Five Helpful Practices for English Class

by Deana Swanson



Photo by Katerina Holmes from Pexels

Here are a few suggestions that I have found to be very helpful when teaching English classes. Too often, some of these concepts are confusing to students, and they fail to grasp onto them, causing them to dislike the subject. I have found that consistently repeating these five practices greatly increased my students’ understanding and enjoyment of the class.

1. Always give the same example when learning a concept so that it will stick in the students’ minds better.

  • Examples – Direct objects: The hen laid an egg.
  • Indirect objects: David Brainerd gave the Indians Bibles.
  • Appositives: Fred, my student, got an A on the test.
  • Appositive adjectives: Fred, diligent and hard-working, makes good grades.

2. When working on diagramming sentences, after using some of the examples in the textbook, diagram a few sentences about your students and things that happened at school. They usually love this.

3. Make writing enjoyable. If students write a few sentences a day and enjoy it, the harder and more difficult assignments suddenly become much less of a chore. Using journals daily is a great practice for this.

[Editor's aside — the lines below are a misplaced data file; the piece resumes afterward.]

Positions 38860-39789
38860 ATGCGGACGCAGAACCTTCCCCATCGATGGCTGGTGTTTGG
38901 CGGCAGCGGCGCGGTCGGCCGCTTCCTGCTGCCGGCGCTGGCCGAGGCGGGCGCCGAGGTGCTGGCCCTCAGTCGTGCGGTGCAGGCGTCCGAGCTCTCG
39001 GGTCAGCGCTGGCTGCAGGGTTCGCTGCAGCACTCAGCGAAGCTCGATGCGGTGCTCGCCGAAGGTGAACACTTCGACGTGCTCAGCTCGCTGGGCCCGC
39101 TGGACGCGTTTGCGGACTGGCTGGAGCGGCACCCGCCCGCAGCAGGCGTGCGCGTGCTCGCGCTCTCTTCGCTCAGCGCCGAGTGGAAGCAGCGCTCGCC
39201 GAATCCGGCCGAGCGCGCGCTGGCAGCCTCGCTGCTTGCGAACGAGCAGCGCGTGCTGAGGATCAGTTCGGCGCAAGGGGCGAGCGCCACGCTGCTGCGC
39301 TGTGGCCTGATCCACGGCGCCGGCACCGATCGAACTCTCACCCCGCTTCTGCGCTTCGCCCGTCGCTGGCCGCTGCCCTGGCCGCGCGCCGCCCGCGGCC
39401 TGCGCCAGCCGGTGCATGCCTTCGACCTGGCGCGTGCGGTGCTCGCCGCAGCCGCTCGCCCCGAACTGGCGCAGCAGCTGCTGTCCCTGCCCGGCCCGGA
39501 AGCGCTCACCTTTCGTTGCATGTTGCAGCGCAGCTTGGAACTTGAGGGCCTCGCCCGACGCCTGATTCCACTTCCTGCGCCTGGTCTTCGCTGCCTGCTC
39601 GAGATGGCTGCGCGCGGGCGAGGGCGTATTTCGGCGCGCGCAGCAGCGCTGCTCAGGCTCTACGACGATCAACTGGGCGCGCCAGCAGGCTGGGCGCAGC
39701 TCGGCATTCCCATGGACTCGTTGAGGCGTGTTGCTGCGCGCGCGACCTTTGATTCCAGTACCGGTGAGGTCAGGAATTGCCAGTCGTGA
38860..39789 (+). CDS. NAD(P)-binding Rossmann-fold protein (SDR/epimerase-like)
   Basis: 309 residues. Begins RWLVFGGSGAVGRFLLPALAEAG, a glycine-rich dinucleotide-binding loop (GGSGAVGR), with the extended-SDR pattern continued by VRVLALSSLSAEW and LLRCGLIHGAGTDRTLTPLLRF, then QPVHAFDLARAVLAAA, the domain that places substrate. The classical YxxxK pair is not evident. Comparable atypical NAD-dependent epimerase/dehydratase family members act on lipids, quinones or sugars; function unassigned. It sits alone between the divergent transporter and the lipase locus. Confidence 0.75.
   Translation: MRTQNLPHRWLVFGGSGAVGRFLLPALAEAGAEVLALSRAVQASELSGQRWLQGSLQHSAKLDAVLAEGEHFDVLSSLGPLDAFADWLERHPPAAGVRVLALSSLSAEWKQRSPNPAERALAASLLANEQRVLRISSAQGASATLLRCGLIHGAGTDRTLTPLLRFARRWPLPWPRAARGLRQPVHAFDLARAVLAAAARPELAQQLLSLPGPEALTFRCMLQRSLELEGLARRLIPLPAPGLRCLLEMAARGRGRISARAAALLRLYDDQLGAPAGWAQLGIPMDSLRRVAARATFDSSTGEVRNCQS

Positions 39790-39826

4.Tackle larger assignments like research papers in smaller chunks. Make each step due fairly soon, give a grade on each step, and keep your students accountable. Dragging it out for weeks feeds procrastination, apathy, and is a breeding ground for students hating writing. It is much more palatable for them to tackle it and write while they have the thoughts and ideas in their brains. In a week, they will have forgotten much of it. I often will make something due every day for two weeks during research paper season, and we will often spend twenty minutes of class doing it. I give them good examples (often from former students’ writing) and cheer them on. They work and write and turn in some good stuff.

5. Read quality literature (including poetry) aloud each day. They need to hear it, and the more they get used to it, the more they will appreciate it. Use voice inflections and be a little dramatic when the piece calls for it – (“The Raven,” anyone?) I once had a class that was really struggling with literature. I got another student to read one of the plays in the literature book aloud with me. We were all laughing so hard (it was a comedy) that I had tears running down my cheeks. They began to enjoy literature much more after that.

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CONTRIBUTOR: Deana Swanson

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